from The American Heritage® Dictionary of the English Language, 5th Edition.
- adjective Widely known or distinguished, as by reputation; famous: synonym: famous.
from The Century Dictionary.
- Marked; observed.
- Conspicuous; remarkable; distinguished; celebrated; eminent; famous; well-known: as, a noted traveler; a noted commander.
- Notorious; of evil reputation.
- Synonyms Celebrated, Notable, etc. (see
famous), well-known, conspicuous, famed.
from the GNU version of the Collaborative International Dictionary of English.
- adjective Well known by reputation or report; eminent; famous; prominent; celebrated.
from Wiktionary, Creative Commons Attribution/Share-Alike License.
Famous; well known because of one's reputation; celebrated.
- verb Simple past tense and past participle of
from WordNet 3.0 Copyright 2006 by Princeton University. All rights reserved.
- adjective widely known and esteemed
- adjective worthy of notice or attention
Sorry, no etymologies found.
But much of his account is concerned to present a uniform conception of truth that embraces these different applications of the term noted above.
Sciences, at no salary from the University and without change in salary or benefits in their present positions in the Virginia Institute of Marine Science, to the rank and for the term noted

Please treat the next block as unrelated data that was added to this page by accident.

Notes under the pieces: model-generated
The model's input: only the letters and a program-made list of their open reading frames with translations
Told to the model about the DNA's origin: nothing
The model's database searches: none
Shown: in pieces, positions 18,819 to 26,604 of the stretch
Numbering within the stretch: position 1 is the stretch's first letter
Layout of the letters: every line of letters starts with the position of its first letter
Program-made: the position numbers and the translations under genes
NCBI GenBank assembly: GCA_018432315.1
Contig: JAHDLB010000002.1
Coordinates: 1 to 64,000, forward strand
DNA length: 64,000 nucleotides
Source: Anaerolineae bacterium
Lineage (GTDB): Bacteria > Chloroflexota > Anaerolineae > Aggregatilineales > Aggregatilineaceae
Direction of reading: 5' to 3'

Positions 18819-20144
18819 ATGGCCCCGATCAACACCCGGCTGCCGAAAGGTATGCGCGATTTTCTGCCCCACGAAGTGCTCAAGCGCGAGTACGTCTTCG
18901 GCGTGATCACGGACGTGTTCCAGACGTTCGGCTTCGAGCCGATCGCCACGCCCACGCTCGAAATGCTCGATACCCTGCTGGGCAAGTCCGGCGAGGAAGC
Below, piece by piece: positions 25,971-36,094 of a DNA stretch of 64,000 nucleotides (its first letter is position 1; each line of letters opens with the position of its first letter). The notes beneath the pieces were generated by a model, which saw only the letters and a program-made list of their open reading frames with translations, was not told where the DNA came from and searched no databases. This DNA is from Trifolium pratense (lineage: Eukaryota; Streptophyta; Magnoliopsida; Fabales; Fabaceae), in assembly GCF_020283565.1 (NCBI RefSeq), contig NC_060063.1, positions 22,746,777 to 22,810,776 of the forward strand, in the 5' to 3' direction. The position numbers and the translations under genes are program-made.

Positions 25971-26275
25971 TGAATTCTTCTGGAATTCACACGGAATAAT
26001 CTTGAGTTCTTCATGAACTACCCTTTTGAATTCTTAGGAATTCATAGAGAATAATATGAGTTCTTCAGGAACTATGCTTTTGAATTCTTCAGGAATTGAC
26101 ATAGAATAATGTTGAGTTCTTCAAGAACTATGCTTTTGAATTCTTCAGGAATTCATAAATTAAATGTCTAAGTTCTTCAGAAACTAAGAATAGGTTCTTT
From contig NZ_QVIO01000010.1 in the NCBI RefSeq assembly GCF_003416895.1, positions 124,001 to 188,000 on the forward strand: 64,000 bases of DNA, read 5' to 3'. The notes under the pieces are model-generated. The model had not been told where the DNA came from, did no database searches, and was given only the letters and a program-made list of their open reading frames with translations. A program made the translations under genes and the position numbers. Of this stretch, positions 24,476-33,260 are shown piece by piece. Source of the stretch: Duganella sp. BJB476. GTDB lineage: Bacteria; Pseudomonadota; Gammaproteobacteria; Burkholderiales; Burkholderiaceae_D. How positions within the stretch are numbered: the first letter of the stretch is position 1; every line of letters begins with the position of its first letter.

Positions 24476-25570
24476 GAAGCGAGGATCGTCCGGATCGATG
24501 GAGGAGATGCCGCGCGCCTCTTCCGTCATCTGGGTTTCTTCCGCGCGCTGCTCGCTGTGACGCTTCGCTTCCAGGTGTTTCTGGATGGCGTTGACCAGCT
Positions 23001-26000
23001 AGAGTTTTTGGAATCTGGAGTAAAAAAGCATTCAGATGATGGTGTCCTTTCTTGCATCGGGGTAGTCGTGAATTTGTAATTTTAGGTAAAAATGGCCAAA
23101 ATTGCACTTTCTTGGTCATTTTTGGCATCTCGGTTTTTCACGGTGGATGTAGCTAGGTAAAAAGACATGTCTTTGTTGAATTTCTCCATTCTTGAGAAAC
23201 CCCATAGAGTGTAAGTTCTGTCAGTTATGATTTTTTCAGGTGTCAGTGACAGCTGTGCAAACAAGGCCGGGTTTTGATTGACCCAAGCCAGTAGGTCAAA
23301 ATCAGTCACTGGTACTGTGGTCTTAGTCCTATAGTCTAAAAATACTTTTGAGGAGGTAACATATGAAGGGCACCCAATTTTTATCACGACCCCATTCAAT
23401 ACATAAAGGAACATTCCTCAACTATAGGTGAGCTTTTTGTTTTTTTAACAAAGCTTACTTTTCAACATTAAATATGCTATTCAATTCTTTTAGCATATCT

A work in any department of general literature rarely appears from the pen of a clergyman in the Church of Scotland, and therefore that to which we are about to refer, under the title noted beneath,  is in some respects a curiosity.
As other commenters have noted, is protected speech.
Calvin noted that the buck stops with the highest power.
Although perhaps they only get off their equivalent – Independence Day, which as commentators have noted is in September.
The default, without limitations noted, is that inn-keepers by posting a sign advertising an inn were willing to take all comers, but that did not equate to inn-keepers being unable to impose limitations on which custom they would accept.
Among the rights universally proclaimed by all nations, as we have noted, is the right to be free of physical torture.
If you're talking about Internet or mail order purchases then the tax, as noted, is intended to go to your home state and town.
The biggest con, as others have noted, is that you won't get a lot of the Aero goodies, or do any recent (say, post-2003) 3D gaming, because the video acceleration isn't going to be there.